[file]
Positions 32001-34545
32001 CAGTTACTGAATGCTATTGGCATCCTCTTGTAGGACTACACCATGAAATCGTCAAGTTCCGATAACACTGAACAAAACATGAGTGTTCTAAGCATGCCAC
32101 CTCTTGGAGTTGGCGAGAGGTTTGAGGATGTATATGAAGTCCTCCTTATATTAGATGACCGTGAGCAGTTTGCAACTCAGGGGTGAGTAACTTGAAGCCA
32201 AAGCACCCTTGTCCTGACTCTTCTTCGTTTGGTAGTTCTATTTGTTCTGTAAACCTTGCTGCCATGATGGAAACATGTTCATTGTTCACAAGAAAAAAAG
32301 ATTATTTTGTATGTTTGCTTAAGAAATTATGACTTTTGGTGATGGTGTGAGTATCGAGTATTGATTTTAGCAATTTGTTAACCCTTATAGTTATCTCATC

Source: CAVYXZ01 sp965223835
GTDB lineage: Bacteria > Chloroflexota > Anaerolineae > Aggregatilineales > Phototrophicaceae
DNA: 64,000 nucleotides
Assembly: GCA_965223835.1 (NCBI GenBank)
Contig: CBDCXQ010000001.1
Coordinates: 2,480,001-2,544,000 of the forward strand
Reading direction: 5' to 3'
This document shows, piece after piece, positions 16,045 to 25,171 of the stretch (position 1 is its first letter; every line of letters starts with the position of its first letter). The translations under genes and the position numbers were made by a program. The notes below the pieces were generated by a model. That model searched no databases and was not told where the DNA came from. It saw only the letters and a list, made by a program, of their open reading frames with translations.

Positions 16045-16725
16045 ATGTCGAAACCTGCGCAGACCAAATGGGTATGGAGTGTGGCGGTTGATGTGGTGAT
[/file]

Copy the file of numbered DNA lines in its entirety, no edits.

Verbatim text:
Positions 32001-34545
32001 CAGTTACTGAATGCTATTGGCATCCTCTTGTAGGACTACACCATGAAATCGTCAAGTTCCGATAACACTGAACAAAACATGAGTGTTCTAAGCATGCCAC
32101 CTCTTGGAGTTGGCGAGAGGTTTGAGGATGTATATGAAGTCCTCCTTATATTAGATGACCGTGAGCAGTTTGCAACTCAGGGGTGAGTAACTTGAAGCCA
32201 AAGCACCCTTGTCCTGACTCTTCTTCGTTTGGTAGTTCTATTTGTTCTGTAAACCTTGCTGCCATGATGGAAACATGTTCATTGTTCACAAGAAAAAAAG
32301 ATTATTTTGTATGTTTGCTTAAGAAATTATGACTTTTGGTGATGGTGTGAGTATCGAGTATTGATTTTAGCAATTTGTTAACCCTTATAGTTATCTCATC

Source: CAVYXZ01 sp965223835
GTDB lineage: Bacteria > Chloroflexota > Anaerolineae > Aggregatilineales > Phototrophicaceae
DNA: 64,000 nucleotides
Assembly: GCA_965223835.1 (NCBI GenBank)
Contig: CBDCXQ010000001.1
Coordinates: 2,480,001-2,544,000 of the forward strand
Reading direction: 5' to 3'
This document shows, piece after piece, positions 16,045 to 25,171 of the stretch (position 1 is its first letter; every line of letters starts with the position of its first letter). The translations under genes and the position numbers were made by a program. The notes below the pieces were generated by a model. That model searched no databases and was not told where the DNA came from. It saw only the letters and a list, made by a program, of their open reading frames with translations.

Positions 16045-16725
16045 ATGTCGAAACCTGCGCAGACCAAATGGGTATGGAGTGTGGCGGTTGATGTGGTGAT